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U.K. Police Make Eighth Arrest in Bombing Probe

Police go over the scene at Glasgow Airport after a blazing car was driven into the airport's main terminal on Saturday.
Police go over the scene at Glasgow Airport after a blazing car was driven into the airport's main terminal on Saturday.
Hear Terrorism Expert Bruce Hoffman

Armed police patrol Glasgow Airport as the U.K. terror alert remains at a critical level.
Jeff J Mitchell / Getty Images
Armed police patrol Glasgow Airport as the U.K. terror alert remains at a critical level.

Police in London said an eighth person has been arrested in connection with a suspected al-Qaida plot to detonate two car bombs in London and another at the Glasgow Airport in Scotland last week.

The BBC news network reported that the eighth suspect was detained overseas. Australian officials said a foreign doctor working there had been detained in the case.


The investigation has uncovered possible links to several other countries, including Iraq, Pakistan and Jordan.

A British government security official said a loose, countrywide network appears to be behind the London and Glasgow attacks, but investigators are struggling to pin down suspects' identities.

"These are not the type of people who always carry identity documents, or who use their real identities," the official told The Associated Press on condition of anonymity. "Very little has been gleaned so far from the biological data."

Security throughout the United Kingdom has been high since Saturday when two men crashed into Glasgow Airport's main terminal in a Jeep Cherokee loaded with gas cylinders, just one day after London police foiled two bombing attempts.

A security official said police and MI5, the internal security agency, did not know if the suspects were British born, from overseas, or some combination of the two. Officials released few other details of the investigation.


At least one of those arrested is a woman and at least two are doctors from Iraq and Jordan. Jordanian officials said they have been contacted by British authorities about one of the two suspects who have been identified as doctors. They said the man is a Palestinian who has a Jordanian passport.

One of the suspects arrested after the attack in Glasgow has been identified as an Iraqi doctor who worked at the same hospital where his accomplice is being treated for burns.

Police said one man arrested in Glasgow is Bilal Abdulla.

According to the British General Medical Council's register, a man named Bilal Talal Abdul Samad Abdulla was registered in 2004 and trained in Baghdad. Staff at Royal Alexandra Hospital confirmed one suspect, a doctor of Middle Eastern or Iraqi descent, had worked there.

A second man arrested late Saturday on a highway in central England is Mohammed Jamil Abdelqader Asha, according to a police official who spoke on condition of anonymity. The medical register said Asha trained in Jordan, gaining a medical degree in 2004.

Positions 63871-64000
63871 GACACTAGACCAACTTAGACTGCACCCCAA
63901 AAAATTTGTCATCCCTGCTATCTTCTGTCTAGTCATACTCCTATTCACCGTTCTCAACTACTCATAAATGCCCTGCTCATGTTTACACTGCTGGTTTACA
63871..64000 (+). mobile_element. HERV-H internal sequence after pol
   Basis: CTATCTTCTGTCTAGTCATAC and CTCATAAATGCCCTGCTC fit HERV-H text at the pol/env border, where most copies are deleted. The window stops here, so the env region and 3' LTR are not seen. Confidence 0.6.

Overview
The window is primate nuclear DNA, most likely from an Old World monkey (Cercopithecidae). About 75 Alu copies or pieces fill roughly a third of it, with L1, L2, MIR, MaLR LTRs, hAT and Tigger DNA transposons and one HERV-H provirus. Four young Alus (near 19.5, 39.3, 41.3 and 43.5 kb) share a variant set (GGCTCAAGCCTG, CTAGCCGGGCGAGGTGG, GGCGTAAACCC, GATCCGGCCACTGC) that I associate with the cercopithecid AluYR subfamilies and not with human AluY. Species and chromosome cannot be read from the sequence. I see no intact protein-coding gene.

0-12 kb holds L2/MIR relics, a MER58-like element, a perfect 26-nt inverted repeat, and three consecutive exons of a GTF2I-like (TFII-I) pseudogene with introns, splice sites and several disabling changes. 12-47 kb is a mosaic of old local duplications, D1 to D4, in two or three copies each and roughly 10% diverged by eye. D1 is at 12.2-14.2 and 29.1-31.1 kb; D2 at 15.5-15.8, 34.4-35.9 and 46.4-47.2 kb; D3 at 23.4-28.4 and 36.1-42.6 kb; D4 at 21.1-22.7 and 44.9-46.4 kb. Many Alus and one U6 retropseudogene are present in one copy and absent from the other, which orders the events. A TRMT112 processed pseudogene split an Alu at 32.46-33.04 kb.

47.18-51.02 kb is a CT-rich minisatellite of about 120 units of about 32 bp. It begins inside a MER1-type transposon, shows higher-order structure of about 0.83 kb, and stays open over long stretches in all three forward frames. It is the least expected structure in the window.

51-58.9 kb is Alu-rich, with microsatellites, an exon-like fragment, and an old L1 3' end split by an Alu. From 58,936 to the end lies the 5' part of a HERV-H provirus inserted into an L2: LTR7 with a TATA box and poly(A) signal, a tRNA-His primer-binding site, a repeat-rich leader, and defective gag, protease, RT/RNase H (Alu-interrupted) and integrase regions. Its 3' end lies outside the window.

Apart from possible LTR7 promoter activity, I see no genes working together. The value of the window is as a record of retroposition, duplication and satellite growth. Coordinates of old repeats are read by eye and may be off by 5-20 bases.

Media reports said Asha worked at North Staffordshire Hospital near the town of Newcastle-under-Lyme, where the police searched a house on Sunday. The hospital refused comment.

British officials said 19 locations have been searched.

"This continues to be a fast-moving investigation and I am grateful to the public for their perseverance and support during these difficult times," Assistant Chief Constable John Malcolm said.

British Prime Minister Gordon Brown, who replaced Tony Blair last week, said the country would not be intimidated by the plot targeting central London and Glasgow Airport.

"We will not yield, we will not be intimidated and we will not allow anyone to undermine our British way of life," he said in a televised interview.

In the United States, Homeland Security Secretary Michael Chertoff said Monday that the United States has no plans to raise the terror-alert level. "We are safe, but we are safe because we continue to pay attention, and we continue to add security measures," Chertoff said as the July 4 holiday approaches.

The U.S. terrorism alert for airports is at orange, the second highest level, and yellow, the middle stage of the alert status, for the rest of the country. Red is the highest alert level.

Chertoff said the decision was made to leave the terror alert where it is for now, "based on what we've seen so far."

On Friday, British authorities thwarted coordinated bomb attacks in central London after an ambulance crew outside a nightclub spotted smoke coming from a Mercedes that was rigged with gasoline, gas canisters and nails. A second Mercedes filled with explosives was found hours later in an impound lot, where it was towed for parking illegally.

The British police were sifting through large amounts of evidence from the vehicles and from video surveillance of both scenes.

President Bush, in Kennebunkport, Maine, with Russian President Vladimir Putin, said the attacks in the United Kingdom showed "the war against these extremists goes on. You never know where they may try to strike."

Security has been stepped up at airports and on mass transit systems in the United States in response to the terror plots in Britain.

From NPR reports and The Associated Press

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